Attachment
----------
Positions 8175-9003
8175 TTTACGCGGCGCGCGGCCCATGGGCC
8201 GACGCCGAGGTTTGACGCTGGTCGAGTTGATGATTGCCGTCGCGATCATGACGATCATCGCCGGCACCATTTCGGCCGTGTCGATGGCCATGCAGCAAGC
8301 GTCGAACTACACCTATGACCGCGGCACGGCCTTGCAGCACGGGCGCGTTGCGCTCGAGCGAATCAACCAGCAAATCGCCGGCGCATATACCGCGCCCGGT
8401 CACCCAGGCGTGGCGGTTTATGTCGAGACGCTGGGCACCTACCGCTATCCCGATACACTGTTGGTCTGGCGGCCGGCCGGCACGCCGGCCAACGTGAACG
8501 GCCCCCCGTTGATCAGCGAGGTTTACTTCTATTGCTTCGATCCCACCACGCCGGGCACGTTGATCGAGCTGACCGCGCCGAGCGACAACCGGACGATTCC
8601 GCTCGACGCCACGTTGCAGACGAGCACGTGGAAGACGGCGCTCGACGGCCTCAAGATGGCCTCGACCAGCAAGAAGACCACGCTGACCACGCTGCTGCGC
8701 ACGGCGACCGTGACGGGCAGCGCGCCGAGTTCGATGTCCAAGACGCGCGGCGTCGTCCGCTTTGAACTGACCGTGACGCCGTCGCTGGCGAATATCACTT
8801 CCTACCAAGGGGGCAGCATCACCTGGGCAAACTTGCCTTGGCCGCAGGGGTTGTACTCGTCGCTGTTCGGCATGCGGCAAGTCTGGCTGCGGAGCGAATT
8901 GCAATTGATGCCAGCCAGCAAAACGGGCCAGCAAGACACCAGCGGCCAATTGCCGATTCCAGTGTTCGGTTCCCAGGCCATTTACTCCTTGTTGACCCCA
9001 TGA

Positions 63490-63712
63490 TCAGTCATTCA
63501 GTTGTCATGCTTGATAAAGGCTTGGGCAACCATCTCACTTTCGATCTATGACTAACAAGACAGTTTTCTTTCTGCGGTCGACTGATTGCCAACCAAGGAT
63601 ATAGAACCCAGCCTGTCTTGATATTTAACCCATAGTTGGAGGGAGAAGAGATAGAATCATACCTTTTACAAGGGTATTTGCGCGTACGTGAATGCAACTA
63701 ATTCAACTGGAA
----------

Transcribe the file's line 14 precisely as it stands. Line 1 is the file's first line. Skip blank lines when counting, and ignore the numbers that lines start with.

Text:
63501 GTTGTCATGCTTGATAAAGGCTTGGGCAACCATCTCACTTTCGATCTATGACTAACAAGACAGTTTTCTTTCTGCGGTCGACTGATTGCCAACCAAGGAT